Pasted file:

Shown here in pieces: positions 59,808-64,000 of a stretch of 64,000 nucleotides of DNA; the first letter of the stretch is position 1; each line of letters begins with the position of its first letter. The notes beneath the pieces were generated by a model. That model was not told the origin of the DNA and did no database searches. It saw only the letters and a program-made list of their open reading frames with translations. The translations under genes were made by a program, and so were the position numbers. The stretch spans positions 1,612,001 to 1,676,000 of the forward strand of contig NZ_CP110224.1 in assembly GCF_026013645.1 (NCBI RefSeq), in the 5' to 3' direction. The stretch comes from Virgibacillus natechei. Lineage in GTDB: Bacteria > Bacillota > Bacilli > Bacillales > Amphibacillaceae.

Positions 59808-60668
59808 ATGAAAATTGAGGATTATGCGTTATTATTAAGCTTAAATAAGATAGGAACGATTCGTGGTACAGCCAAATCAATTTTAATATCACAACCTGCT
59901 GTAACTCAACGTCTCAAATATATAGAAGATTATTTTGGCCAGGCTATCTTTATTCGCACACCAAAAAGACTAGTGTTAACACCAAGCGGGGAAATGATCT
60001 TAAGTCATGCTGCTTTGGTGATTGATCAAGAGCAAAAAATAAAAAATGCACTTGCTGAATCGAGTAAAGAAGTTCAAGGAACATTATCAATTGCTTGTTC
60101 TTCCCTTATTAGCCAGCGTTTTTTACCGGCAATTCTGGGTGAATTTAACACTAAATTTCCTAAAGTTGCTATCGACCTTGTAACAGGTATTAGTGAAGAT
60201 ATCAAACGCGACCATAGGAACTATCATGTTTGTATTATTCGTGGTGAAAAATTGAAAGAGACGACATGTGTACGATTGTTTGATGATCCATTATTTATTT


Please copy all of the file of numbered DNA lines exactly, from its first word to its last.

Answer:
Shown here in pieces: positions 59,808-64,000 of a stretch of 64,000 nucleotides of DNA; the first letter of the stretch is position 1; each line of letters begins with the position of its first letter. The notes beneath the pieces were generated by a model. That model was not told the origin of the DNA and did no database searches. It saw only the letters and a program-made list of their open reading frames with translations. The translations under genes were made by a program, and so were the position numbers. The stretch spans positions 1,612,001 to 1,676,000 of the forward strand of contig NZ_CP110224.1 in assembly GCF_026013645.1 (NCBI RefSeq), in the 5' to 3' direction. The stretch comes from Virgibacillus natechei. Lineage in GTDB: Bacteria > Bacillota > Bacilli > Bacillales > Amphibacillaceae.

Positions 59808-60668
59808 ATGAAAATTGAGGATTATGCGTTATTATTAAGCTTAAATAAGATAGGAACGATTCGTGGTACAGCCAAATCAATTTTAATATCACAACCTGCT
59901 GTAACTCAACGTCTCAAATATATAGAAGATTATTTTGGCCAGGCTATCTTTATTCGCACACCAAAAAGACTAGTGTTAACACCAAGCGGGGAAATGATCT
60001 TAAGTCATGCTGCTTTGGTGATTGATCAAGAGCAAAAAATAAAAAATGCACTTGCTGAATCGAGTAAAGAAGTTCAAGGAACATTATCAATTGCTTGTTC
60101 TTCCCTTATTAGCCAGCGTTTTTTACCGGCAATTCTGGGTGAATTTAACACTAAATTTCCTAAAGTTGCTATCGACCTTGTAACAGGTATTAGTGAAGAT
60201 ATCAAACGCGACCATAGGAACTATCATGTTTGTATTATTCGTGGTGAAAAATTGAAAGAGACGACATGTGTACGATTGTTTGATGATCCATTATTTATTT